The Caraway cavalcade continues.  Poker houses with murders get a "back-off" sob story.  Superstar athlete felons get a key to Dallas.  Store owners posting 2 for 3$ Dr. Pepper signs get Caraway's nanny state engine roaring.

Mister_Mean
Mister_Mean

“Caraway tells Unfair Park he didn't know about the proposed rewrite, and that  ‘I am going to stand strong with the ordinance as it was first proposed and passed unless someone can show me" why a change is necessary.’ ”—I guess he also “forgot” about those changes that he tried to sneak past the council regarding loosening  the recently passed ethics rules too.   I wonder if his statement about showing why a change is necessary also involves  something that would also be considered “an ethics violation”?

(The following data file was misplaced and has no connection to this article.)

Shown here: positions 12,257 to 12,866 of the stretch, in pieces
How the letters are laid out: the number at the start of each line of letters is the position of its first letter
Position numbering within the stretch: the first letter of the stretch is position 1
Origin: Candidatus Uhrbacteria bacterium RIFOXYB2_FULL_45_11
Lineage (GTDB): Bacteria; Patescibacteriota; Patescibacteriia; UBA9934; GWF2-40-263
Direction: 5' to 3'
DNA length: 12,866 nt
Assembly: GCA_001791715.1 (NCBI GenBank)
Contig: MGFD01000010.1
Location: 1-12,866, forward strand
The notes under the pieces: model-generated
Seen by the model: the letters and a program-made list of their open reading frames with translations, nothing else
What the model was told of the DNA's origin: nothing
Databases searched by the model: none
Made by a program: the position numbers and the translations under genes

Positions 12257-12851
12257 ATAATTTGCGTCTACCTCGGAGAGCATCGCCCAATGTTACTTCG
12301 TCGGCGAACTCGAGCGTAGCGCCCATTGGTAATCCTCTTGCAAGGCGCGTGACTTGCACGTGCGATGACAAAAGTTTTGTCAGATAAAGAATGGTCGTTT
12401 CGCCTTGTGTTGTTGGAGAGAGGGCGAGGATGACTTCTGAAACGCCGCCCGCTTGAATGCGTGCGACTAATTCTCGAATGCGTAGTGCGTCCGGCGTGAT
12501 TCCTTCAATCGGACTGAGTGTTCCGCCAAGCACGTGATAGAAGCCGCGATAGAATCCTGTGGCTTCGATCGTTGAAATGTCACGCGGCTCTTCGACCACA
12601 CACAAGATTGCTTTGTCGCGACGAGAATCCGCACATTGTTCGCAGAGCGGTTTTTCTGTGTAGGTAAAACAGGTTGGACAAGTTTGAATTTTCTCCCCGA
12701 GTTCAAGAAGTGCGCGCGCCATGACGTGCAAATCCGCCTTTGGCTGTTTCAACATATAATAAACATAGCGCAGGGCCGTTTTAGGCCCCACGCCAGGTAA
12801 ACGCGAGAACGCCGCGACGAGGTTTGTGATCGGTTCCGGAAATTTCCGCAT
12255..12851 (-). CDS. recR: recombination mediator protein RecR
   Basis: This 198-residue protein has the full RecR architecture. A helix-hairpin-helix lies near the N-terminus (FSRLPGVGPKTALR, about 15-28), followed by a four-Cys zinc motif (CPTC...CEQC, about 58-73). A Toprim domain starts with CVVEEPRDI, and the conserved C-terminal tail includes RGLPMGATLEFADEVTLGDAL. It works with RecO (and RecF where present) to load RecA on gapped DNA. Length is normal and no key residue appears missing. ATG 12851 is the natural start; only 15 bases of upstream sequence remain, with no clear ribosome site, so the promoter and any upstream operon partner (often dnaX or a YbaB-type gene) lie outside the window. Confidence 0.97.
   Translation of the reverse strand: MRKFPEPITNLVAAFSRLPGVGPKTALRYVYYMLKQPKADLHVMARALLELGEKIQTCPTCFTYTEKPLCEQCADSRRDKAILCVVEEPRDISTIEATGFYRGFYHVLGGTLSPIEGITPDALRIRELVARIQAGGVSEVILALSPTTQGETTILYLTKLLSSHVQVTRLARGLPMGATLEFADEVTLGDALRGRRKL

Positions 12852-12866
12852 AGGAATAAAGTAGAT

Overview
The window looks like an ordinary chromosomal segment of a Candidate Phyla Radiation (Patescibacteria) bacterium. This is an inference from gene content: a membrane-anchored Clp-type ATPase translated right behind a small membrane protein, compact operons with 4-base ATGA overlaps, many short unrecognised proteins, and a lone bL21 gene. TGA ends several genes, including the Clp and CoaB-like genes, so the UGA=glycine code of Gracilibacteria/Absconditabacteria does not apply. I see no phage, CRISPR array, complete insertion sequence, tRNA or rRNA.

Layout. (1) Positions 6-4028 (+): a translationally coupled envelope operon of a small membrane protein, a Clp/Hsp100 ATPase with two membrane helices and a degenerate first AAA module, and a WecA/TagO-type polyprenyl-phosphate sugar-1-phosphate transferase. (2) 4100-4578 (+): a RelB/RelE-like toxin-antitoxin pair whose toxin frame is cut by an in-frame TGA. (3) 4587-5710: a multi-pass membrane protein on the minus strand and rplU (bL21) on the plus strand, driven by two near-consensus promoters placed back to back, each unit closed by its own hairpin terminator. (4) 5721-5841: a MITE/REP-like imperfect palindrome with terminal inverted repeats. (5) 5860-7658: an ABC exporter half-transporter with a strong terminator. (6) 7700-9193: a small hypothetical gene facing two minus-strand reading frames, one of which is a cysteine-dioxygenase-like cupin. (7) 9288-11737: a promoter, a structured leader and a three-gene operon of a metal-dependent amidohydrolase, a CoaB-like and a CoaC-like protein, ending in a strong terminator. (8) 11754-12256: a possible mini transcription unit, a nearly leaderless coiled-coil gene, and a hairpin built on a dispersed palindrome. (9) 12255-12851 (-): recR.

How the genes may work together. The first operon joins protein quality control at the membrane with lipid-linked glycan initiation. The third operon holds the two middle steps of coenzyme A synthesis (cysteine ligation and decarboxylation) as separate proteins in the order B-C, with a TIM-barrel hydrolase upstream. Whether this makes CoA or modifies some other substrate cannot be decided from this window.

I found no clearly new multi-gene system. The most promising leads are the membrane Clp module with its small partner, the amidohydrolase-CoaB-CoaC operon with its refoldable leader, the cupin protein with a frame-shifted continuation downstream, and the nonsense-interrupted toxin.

gshelton
gshelton

i woudl say the law is not going far enough.   CM Carroway is right they do make neighborhoods look bad.

scottindallas
scottindallas

screw you, if you don't like it, don't shop there.